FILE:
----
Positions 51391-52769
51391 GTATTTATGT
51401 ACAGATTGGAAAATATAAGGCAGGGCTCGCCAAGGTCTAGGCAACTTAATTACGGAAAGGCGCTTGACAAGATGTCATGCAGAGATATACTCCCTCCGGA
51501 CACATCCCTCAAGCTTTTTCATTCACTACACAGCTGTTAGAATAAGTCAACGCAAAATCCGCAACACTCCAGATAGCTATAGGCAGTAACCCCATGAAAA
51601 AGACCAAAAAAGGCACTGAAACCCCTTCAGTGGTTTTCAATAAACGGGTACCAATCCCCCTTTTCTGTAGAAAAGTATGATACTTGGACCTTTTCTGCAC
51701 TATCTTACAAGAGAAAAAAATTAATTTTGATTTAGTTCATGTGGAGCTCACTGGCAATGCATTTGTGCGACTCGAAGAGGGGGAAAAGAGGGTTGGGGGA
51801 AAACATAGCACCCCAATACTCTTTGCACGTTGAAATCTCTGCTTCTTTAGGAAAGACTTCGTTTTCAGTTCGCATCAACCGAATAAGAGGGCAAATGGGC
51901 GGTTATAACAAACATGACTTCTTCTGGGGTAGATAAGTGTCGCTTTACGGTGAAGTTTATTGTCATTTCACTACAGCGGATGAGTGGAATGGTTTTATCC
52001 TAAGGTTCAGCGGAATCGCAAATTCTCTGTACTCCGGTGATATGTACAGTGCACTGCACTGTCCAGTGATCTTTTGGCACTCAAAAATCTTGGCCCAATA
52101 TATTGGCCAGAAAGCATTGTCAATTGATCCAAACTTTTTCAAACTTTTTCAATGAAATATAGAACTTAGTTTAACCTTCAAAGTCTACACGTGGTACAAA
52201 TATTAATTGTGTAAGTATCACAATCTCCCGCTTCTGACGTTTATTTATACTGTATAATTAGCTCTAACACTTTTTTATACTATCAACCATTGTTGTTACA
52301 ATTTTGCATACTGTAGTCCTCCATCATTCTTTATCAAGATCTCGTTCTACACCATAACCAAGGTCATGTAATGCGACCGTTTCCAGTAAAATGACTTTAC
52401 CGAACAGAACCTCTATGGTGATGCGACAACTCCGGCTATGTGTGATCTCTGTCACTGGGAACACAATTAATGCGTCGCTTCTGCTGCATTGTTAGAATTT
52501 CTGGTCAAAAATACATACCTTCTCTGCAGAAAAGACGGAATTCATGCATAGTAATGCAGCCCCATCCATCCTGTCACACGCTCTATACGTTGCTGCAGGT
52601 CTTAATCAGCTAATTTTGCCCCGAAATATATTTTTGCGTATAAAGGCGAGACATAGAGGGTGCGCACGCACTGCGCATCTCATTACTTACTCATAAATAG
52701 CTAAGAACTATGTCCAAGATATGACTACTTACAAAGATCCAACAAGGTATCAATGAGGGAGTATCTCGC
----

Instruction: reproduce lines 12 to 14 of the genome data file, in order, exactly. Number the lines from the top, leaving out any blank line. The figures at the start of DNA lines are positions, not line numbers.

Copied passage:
52301 ATTTTGCATACTGTAGTCCTCCATCATTCTTTATCAAGATCTCGTTCTACACCATAACCAAGGTCATGTAATGCGACCGTTTCCAGTAAAATGACTTTAC
52401 CGAACAGAACCTCTATGGTGATGCGACAACTCCGGCTATGTGTGATCTCTGTCACTGGGAACACAATTAATGCGTCGCTTCTGCTGCATTGTTAGAATTT
52501 CTGGTCAAAAATACATACCTTCTCTGCAGAAAAGACGGAATTCATGCATAGTAATGCAGCCCCATCCATCCTGTCACACGCTCTATACGTTGCTGCAGGT